Experts Criticize Judge’s Deportation Threat
A substitute judge who declined to hear a woman’s request for a restraining order against her husband because she was an illegal immigrant should have focused on the merits of her case rather than her legal status, immigration law and domestic violence experts said Thursday.
Los Angeles County Superior Court Judge Pro Tem Bruce R. Fink, a family law attorney of 34 years, said he believed he was helping Aurora Gonzalez when he ordered her to leave his courtroom last week or risk arrest and deportation to Mexico.
But immigration law experts said Fink overreached by issuing the threat. A state judge has no authority to order an arrest for violation of federal immigration laws, they said.
Regardless, Gonzalez, who lives in a domestic abuse shelter, would probably have been granted a stay of any deportation proceeding under the federal Violence Against Women Act, said Ed Pilot, a Beverly Hills immigration attorney.
“By issuing the restraining order, it could help her on her VAWA case,” he said. Also, if Gonzalez had a pending application for legal residency, as asserted, she would have been allowed a grace period while the issue was resolved, he added.
Fink “may have had the best intentions in the world,” Pilot said, “but he’s treading into an area that he understandably is not an expert on.”
Victor Nieblas, an immigration attorney and adjunct professor of immigration law at Loyola Law School in Los Angeles, agreed that Gonzalez would probably have been protected.
“This is what the judge doesn’t understand,” Nieblas said. “You can’t assume that because someone is here without documents that the automatic result is deportation.”
The Los Angeles County Superior Court is investigating the incident, which occurred during a July 14 hearing on Gonzalez’s request for a restraining order against Alfredo Salgado, 51, her husband of six years and a legal resident.
In her court petition, Gonzalez accused him of years of emotional and verbal abuse against her and the couple’s two young boys. In one argument, she said, he told her to leave the house and the children and threatened to call immigration officials.
During his questioning of Gonzalez, Fink asked if she was in fact an illegal immigrant, and she said she was.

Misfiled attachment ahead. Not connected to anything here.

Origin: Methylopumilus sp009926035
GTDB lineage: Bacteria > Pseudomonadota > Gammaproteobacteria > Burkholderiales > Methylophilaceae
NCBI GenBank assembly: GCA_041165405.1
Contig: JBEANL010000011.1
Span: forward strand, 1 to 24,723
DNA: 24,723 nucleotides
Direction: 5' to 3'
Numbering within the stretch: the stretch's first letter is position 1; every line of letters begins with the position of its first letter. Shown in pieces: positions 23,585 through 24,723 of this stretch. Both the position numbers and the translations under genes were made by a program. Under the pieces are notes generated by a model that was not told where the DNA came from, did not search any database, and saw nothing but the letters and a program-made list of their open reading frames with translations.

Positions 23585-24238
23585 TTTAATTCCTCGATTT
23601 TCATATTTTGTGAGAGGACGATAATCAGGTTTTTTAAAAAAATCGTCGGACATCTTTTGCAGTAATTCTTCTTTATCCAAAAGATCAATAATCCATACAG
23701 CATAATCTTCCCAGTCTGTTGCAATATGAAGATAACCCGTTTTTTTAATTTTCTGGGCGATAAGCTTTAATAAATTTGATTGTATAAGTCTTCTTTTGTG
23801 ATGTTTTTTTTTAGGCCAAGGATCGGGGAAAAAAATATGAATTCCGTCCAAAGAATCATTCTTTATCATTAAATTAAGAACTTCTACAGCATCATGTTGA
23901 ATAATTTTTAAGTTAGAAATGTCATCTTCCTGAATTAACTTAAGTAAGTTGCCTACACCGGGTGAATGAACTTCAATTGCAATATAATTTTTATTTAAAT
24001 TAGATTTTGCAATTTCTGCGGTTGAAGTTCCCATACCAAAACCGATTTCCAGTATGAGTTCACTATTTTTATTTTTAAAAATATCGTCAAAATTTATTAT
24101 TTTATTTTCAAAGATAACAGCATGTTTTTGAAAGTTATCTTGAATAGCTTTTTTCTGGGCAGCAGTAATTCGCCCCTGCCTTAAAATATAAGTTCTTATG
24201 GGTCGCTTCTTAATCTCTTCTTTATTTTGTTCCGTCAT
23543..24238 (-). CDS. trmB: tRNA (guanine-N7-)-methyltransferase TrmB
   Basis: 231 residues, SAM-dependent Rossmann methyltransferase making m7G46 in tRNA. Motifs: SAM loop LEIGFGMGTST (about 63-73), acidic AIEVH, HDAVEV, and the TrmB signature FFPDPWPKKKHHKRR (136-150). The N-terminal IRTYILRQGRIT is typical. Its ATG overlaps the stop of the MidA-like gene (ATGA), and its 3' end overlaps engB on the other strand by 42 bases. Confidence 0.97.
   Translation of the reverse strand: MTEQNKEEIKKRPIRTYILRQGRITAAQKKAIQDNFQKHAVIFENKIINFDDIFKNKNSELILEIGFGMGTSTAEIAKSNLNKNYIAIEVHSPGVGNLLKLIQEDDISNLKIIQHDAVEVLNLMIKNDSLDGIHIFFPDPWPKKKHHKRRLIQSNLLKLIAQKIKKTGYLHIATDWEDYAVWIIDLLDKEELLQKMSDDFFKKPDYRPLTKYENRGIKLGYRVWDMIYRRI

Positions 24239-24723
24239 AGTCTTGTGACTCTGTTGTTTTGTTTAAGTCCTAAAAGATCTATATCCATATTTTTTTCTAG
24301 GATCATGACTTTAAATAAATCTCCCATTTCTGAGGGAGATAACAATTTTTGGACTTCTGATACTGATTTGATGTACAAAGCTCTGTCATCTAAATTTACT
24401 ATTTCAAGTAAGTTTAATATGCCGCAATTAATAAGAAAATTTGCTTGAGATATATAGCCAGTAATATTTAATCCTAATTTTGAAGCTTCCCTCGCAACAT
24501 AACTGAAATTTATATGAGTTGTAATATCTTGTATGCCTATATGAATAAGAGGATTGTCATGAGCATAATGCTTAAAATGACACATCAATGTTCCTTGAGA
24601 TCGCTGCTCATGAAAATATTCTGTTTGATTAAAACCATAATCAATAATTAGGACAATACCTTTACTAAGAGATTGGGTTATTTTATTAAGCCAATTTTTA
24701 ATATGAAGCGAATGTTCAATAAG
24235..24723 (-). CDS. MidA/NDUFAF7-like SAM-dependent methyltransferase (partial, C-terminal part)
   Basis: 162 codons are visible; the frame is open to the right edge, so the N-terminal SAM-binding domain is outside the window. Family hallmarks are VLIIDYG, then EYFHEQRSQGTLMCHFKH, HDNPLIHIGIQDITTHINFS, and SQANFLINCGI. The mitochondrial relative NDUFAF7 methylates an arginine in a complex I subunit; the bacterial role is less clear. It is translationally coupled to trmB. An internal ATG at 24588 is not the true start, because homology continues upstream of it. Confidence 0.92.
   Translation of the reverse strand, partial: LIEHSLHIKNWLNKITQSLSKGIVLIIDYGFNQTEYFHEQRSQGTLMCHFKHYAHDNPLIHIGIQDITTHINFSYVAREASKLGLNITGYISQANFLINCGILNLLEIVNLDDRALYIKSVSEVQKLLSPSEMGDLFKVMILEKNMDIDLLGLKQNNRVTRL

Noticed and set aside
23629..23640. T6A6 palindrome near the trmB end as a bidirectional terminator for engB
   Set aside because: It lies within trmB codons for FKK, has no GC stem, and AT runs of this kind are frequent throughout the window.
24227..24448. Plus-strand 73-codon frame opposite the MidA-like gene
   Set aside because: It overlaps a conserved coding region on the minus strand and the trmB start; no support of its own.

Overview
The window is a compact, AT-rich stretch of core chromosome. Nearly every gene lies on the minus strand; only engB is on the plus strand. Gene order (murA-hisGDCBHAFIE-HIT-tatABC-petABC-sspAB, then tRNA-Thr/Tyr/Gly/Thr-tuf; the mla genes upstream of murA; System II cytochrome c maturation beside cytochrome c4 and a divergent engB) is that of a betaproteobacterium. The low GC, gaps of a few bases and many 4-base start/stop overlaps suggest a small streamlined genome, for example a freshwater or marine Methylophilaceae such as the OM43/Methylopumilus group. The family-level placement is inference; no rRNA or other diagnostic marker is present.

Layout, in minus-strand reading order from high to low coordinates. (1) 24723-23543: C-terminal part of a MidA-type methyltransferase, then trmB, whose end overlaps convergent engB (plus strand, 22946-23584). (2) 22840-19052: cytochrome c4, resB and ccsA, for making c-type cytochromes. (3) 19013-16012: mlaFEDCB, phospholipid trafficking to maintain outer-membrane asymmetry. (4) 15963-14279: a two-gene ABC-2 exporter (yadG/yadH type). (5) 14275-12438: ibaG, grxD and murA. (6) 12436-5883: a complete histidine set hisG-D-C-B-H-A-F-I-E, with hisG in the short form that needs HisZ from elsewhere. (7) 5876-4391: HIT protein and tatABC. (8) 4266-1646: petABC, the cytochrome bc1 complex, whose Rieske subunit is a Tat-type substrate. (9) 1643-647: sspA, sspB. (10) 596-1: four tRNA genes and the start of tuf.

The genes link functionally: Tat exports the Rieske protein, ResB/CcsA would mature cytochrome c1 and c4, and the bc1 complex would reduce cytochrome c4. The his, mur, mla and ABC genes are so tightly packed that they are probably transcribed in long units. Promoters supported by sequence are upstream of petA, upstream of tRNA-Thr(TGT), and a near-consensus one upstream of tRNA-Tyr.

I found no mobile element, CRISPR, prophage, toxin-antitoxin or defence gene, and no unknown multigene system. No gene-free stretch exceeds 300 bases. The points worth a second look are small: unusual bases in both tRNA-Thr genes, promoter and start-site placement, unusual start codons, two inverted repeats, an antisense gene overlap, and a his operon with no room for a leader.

“I hate the immigration laws that we have,” the judge said, according to the court transcript, “but I think the bailiff could take you to the immigration services and send you to Mexico. Is that what you guys want?”
Fink then warned Gonzalez that he was going to count to 20, and that if she was still in the courtroom when he finished, he would have her arrested and deported, according to the court transcript.
At that point, Gonzalez left, and Fink dismissed the case.
In an interview Wednesday, Fink said that once Gonzalez admitted she was in the country illegally, his main concern was to not get her in trouble with immigration officials.
“We have a federal law that says this status is not allowed,” he said. “You can’t just ignore it. What I really wanted was not to give this woman any problems.”
He also said it appeared to him that the couple, both of whom were present for the hearing, wanted to get back together and that there was no mention of violence in the complaint. And he said he believed that a restraining order would have kept them apart for at least a year and disrupted any effort by Gonzalez to gain legal status.
But Alicia Valdez Right, deputy director of legal services for the Harriett Buhai Center for Family Law in Los Angeles, said the main issue should have been Gonzalez’s safety and welfare.
“When you focus on that, the immigration issue is irrelevant,” she said.
An Orange County attorney specializing in bankruptcy and family law, Fink has also served as a substitute judge since graduating from Pepperdine Law School in 1971.
A colleague described him as an astute and fair attorney. “He is not some sort of warrior in the culture wars,” said Michael Franco, a bankruptcy lawyer.
He said Fink was forced to deal with the fact that Gonzalez admitted being an illegal immigrant. “The saying is, ‘It’s kind of hard to un-ring the bell,’ ” Franco said. “I wouldn’t know how to handle it.... It’s a minefield.”
But immigration experts said Fink put himself in the predicament when he asked Gonzalez her legal status.
“As we experience the immigration debate, people are starting to realize how complex immigration law is,” Nieblas said. “There’s processes, laws, relief, a whole array of matters. It’s just not a simple declaration, ‘You’re illegal. Get out of my courtroom.’ ”